California dreaming continues at the expense of the state’s own employees.
As of January 1, California will be the first state to implement a $15 per hour minimum wage for most businesses (employers of 25 or fewer will reach $15 next year). The Golden State was one of the first states to embark on annual increases to reach the $15 target, and one of only seven states that have opted to eliminate the lower minimum wage for employees who earn regular tip income.
While California has been raising its wages ever higher for several years, many local areas have set their own minimum wages to surpass the state rate. As a result, 37 cities and counties have wages higher than the state rate, which will reach up to Emeryville’s $17.64 per hour this year.
Analysis of Quarterly Census of Employment and Wages data published by the Bureau of Labor Statistics shows that compared to the U.S. total, California’s local minimum wages have diminished employment opportunities in restaurants, which employ the majority of minimum wage employees.
Several of the counties containing some of the highest local minimum wage increases in California have exhibited sharply decreasing employment growth in full-service restaurants, and instead have actually turned negative – meaning these counties have actually lost jobs in the restaurant industry. While the U.S. full-service restaurant employment growth rate has slowed somewhat over the same period, it has remained positive.
The following counties account for a majority of localities that annually adjust their minimum wages according to inflation above the state mandate which is currently $14 per hour. They include some of the largest minimum wage rates in the state and the country, including Emeryville (currently $17.13), Berkeley ($16.32), and San Francisco ($16.32).
While the U.S. rate of employment growth for full-service restaurants has declined by 85% since 2016, when California and many of its localities roughly began implementing large wage increases, it remained positive throughout, meaning full-service restaurant jobs were added each year.
On the contrary, these California counties have experienced more severe reductions in full-service restaurant employment growth, and actually lost industry jobs amid wage hike periods prior to the pandemic. While experiencing average yearly employment growth of more than 5% in 2012-2015, each county saw restaurant job opportunities slashed with the introduction of state and local wage hikes starting in 2016:
- San Francisco County experienced negative employment growth and job loss in restaurants for three consecutive years prior to the pandemic, with a loss of more than 1,200 jobs since 2016.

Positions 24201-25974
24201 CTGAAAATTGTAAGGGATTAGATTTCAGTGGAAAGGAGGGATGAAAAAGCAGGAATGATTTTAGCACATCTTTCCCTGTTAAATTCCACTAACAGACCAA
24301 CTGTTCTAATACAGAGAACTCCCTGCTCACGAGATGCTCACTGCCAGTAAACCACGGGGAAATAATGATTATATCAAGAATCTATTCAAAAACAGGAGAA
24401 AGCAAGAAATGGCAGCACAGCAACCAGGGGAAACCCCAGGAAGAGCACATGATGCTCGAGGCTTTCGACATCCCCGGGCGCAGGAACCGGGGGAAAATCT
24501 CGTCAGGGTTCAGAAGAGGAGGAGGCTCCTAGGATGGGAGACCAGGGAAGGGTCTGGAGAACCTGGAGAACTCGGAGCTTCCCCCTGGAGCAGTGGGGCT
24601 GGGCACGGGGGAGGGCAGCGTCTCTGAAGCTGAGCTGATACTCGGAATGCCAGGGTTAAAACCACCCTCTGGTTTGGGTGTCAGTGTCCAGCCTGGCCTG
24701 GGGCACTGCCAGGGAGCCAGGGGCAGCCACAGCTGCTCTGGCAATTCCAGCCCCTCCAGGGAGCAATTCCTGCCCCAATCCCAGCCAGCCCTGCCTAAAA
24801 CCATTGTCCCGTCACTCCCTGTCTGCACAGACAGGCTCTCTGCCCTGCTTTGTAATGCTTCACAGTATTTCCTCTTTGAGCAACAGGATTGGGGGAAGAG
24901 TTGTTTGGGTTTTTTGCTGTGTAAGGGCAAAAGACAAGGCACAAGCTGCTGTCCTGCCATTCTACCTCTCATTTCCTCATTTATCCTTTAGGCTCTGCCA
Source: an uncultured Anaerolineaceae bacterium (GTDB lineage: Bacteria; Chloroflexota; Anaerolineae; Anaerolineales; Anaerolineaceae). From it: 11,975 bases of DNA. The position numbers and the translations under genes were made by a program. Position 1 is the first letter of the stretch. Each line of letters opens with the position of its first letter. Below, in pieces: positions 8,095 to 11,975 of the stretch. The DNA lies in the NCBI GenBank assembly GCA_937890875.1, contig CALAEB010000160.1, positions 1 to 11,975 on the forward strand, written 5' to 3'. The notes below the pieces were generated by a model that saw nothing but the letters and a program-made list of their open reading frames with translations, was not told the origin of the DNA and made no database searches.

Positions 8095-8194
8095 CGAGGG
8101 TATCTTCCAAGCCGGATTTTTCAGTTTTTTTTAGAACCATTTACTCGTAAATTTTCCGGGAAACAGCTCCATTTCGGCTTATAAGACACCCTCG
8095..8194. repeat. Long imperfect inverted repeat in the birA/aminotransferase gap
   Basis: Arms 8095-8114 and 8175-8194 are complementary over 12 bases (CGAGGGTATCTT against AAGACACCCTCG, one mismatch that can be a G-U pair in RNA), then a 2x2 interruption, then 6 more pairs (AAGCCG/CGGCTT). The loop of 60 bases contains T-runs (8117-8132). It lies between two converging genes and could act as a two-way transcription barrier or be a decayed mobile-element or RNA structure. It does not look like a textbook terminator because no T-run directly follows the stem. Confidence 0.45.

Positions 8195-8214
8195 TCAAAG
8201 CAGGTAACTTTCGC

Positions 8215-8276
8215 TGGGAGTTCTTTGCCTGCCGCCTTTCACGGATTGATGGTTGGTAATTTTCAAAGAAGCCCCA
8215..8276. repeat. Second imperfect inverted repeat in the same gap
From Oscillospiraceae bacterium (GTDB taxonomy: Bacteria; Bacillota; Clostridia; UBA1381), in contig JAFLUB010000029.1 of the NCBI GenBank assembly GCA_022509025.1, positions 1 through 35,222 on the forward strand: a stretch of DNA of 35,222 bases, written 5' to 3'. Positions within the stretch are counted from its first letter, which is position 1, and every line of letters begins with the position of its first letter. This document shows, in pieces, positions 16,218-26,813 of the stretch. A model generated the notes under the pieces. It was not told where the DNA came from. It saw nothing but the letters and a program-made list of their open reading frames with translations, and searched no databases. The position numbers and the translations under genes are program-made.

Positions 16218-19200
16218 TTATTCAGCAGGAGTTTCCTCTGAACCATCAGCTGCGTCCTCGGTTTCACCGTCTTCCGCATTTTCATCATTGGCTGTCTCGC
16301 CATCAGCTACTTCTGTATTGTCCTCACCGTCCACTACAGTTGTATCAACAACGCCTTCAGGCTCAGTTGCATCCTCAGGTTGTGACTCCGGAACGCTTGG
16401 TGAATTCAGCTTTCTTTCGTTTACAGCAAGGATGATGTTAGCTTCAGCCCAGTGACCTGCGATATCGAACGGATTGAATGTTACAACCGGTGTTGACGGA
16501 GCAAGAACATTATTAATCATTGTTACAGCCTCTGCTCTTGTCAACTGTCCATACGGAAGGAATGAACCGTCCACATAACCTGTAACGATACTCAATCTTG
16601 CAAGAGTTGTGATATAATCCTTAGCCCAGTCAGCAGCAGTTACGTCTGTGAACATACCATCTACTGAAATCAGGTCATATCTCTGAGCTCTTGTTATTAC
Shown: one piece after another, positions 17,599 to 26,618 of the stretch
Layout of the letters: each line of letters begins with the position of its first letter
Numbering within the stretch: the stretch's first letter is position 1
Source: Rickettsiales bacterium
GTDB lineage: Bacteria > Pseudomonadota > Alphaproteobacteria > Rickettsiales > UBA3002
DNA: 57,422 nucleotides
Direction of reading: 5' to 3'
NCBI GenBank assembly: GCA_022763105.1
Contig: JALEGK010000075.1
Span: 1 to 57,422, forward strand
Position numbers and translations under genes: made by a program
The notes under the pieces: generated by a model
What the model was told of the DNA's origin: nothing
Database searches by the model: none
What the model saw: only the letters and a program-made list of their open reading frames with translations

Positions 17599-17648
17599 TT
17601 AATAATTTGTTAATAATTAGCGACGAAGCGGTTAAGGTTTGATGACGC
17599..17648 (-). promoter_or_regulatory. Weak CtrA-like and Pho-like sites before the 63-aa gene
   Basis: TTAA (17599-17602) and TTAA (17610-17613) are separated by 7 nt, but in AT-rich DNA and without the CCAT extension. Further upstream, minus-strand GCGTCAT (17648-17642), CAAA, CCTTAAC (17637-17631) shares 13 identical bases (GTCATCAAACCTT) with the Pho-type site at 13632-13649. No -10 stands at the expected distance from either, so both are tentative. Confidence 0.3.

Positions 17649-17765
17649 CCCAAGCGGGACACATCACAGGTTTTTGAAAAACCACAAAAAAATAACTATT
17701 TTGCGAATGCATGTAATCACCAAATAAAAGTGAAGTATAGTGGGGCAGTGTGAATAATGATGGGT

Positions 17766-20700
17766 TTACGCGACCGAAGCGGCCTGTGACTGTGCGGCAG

- Alameda County’s employment growth steadily slowed down until reaching -0.51% in 2019, experiencing a loss of more than 100 jobs that year.
- San Mateo County’s employment growth declined to -1.13%, with a loss of nearly 180 jobs in 2019.
- Los Angeles County’s employment growth ground to a halt at -0.1% in 2019, with a loss of more than 100 jobs.
These figures are not isolated: Since California and its cities have implemented wage hikes over the last several years, various sources have documented the negative impact on employment. A Harvard Business School study found based on historical data on San Francisco restaurants, a $1 increase in the minimum wage led to a 14% increase in the likelihood of median-rated restaurant closure. Coverage of Bay Area’s significant restaurant closures in 2016 called the phenomenon a “death march” in part because of the steep minimum wage. Restaurant owners called San Francisco’s stacked workplace mandates “death by a thousand cuts,” which included annual minimum wage increases and required employer healthcare spending, causing the city to become a “non-viable market.”
These county restaurant industries were also harder hit by the pandemic in 2020 than the U.S. baseline. While the U.S. total lost roughly 26% of jobs in full-service restaurants between 2019 and 2020, California counties and statewide rates of employment loss were even greater. San Francisco County experienced 48% loss in 2020, Alameda County had nearly 39% loss, San Mateo County had nearly 38% loss and Los Angeles County had 36% loss. California as a whole saw nearly 34% job loss in 2020.
An overwhelming majority of minimum wage research across the country demonstrates regular minimum wage hikes have taken a toll on minimum wage employment. More evidence suggests raising tipped minimum wages, including by eliminating tip credits, causes job loss for tipped restaurant employees. Evidence from California reveals the same, and wage rates that increase beyond $15 show the damage is continuing for California’s minimum wage employees.
While wage hike advocates say steep increases in minimum wages haven’t had any impacts on employment, the evidence from California shows its aggressive minimum wage regime has taken a toll on both employment opportunities for restaurant workers and exacerbated the job loss effects caused by the pandemic. Other states and localities should think twice before exporting California’s bad experiment.